As a child it was drummed into me that I must eat everything on my plate. To leave anything was the most terrible crime after hurting someone. This lesson was one I carried with me through my teens, my twenties, pregnancies until I have reached here, my fat forties. Yes, I am fat. Even now, I suffer terrible pangs of guilt at the sight of a half-finished meal. I also suffer from that terrible affliction of ‘eyes bigger than stomach’ and so end up with far too much food on my plate to start off with. I warn my children all the time – take a little and when that has gone take a little more, don’t pile it on.
I love food. Second to food, as a personal pleasure, is reading, and I encounter the exact same problem. I hate not finishing a book. Once started, I will struggle through page after dreary page because a) I have to finish it and b) I never feel I can fully justify any comments I make if I haven’t read it in it’s entirety.
Two years ago I realised that I was wasting my life with this dogmatic attitude. Life is too short and there are far too many fabulous books out there to waste a single moment reading a book I don’t like. Now, even though it pains me and I carry around a suitcase of guilt, I will put a book down. I came across this very same dilemma last week when I started reading The Girl With the Dragon tattoo. So many people recommended it that I decided to give it a go. After 100 pages I decided I had devoted enough of my life to it but Linda Turvey persuaded me to continue, that it would come into its own, and it did – after I had survived a third of the book. Now, don’t get me wrong, it is a good story with a good plot and I loved reading about ‘the girl’. But, I wish it had been about the girl and only about the girl. All the extra stuff, the ‘hero’ (for want of a better word), the need to relate every single irrelevant detail, was too laborious and ruined the book for me. I shan’t be reading the next two.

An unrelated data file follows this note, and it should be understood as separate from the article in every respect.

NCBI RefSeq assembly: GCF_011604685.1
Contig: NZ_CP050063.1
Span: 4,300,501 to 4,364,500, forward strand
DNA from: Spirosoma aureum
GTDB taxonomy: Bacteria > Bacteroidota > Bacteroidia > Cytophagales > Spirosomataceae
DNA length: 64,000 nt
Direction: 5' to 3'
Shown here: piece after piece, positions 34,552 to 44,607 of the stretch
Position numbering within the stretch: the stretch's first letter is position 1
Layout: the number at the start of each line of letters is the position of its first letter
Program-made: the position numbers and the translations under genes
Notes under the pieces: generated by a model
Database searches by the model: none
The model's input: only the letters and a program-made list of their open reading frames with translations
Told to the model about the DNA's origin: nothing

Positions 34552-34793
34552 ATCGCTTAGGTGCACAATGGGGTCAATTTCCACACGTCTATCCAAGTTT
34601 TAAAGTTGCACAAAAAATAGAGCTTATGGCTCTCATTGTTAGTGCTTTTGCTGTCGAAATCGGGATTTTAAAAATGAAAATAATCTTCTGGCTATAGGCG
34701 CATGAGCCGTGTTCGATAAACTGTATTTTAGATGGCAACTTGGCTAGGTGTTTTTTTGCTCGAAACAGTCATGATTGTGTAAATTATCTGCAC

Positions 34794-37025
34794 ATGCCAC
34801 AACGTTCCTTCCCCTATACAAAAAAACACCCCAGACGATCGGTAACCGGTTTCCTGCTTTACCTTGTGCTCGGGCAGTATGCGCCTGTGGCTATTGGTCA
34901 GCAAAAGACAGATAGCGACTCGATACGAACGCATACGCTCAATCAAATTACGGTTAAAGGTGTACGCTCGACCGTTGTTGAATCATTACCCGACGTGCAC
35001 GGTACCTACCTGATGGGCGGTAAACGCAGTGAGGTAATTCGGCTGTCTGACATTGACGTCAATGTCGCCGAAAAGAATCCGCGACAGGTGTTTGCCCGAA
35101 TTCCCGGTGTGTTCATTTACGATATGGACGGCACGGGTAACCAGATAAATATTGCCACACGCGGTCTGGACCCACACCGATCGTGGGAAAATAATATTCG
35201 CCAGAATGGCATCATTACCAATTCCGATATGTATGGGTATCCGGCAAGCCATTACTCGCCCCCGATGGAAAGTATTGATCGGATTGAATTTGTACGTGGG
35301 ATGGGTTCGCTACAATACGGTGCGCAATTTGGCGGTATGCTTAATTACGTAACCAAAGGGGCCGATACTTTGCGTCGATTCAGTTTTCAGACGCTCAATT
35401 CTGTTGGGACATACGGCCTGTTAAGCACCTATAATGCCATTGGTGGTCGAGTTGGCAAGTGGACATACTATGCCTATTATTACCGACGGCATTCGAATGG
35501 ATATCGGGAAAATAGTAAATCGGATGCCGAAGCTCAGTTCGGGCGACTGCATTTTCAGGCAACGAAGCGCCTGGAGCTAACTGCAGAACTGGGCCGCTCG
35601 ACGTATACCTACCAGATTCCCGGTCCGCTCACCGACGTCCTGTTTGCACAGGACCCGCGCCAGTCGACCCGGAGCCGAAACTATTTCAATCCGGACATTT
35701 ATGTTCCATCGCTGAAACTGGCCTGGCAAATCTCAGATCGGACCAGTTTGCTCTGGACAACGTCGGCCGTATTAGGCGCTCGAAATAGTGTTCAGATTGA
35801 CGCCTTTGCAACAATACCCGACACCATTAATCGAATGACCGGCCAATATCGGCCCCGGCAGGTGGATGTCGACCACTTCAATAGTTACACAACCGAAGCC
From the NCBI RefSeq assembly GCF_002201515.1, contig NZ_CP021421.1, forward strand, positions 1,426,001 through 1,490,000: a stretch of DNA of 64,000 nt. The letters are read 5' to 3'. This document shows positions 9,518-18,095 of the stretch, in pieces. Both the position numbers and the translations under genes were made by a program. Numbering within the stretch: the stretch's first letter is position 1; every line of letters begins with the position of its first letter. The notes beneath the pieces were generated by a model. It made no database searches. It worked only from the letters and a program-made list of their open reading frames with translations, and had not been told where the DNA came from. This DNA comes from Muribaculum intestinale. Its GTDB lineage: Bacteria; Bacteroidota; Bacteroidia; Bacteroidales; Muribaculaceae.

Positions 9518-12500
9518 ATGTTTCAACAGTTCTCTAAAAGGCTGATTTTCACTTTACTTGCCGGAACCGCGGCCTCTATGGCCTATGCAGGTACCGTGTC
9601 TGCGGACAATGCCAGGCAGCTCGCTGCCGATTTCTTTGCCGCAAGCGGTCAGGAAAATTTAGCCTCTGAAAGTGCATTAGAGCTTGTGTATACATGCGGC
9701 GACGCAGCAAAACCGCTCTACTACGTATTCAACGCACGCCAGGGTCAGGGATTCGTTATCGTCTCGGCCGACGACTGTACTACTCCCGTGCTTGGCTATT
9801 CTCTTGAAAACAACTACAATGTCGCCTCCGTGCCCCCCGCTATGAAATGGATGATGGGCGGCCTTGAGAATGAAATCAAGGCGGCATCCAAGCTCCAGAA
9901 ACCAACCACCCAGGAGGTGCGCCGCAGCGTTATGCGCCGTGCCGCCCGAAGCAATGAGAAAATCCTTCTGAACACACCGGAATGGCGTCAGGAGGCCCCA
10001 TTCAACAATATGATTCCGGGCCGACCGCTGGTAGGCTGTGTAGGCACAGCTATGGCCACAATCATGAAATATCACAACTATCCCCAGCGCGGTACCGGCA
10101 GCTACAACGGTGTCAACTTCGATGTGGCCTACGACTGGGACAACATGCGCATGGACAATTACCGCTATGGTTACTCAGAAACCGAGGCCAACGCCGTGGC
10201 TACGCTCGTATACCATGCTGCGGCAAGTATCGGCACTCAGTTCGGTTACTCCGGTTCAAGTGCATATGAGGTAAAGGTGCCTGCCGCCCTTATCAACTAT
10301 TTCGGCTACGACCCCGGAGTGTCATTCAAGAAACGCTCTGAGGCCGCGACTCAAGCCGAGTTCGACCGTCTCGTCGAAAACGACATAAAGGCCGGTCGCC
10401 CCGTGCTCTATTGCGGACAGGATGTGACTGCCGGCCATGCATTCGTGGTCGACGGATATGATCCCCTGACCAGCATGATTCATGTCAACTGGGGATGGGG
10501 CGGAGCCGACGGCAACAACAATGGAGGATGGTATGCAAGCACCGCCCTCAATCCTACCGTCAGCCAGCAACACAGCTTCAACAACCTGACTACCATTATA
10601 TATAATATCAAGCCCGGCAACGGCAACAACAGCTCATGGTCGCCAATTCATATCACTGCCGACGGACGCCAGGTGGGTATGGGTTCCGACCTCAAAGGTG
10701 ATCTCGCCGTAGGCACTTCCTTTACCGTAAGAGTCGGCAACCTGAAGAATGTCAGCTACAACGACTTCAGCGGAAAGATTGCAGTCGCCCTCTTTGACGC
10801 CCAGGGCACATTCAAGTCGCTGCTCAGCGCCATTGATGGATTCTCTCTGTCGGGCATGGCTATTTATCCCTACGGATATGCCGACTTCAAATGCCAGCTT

On the other hand The Slap was really good although I knew immediately it would not appeal to many people if only because it was too raw and earthy. From the very first page it dropped you into the sweaty, farty pants (underpants) of a suburban man and the rest of the book continued to drag you, retching and coughing, through the unembroidered, undiluted, caustic minds of the various members of the garden party who witnessed the slap. It was bizarrely exhilarating to trammel through the personae of so many different people, ages, cultures, identities, opinions and see how at the end of the day we are all as screwed up as each other, hiding behind the thin veil of propriety. One other thing about ‘The Slap’ – it highlighted, frighteningly, the manner in which our PC-obsessed society can be, oh so subtly, destructive.
I preferred ‘The Slap’ to ‘Girl with a Dragon Tattoo’. I will recommend ‘The Slap’. I know a lot of people who end up reading it through my recommendation will, from then on, think me a little mad and never listen to another word I say. But then again I also recommend that you never finish a book you don’t enjoy.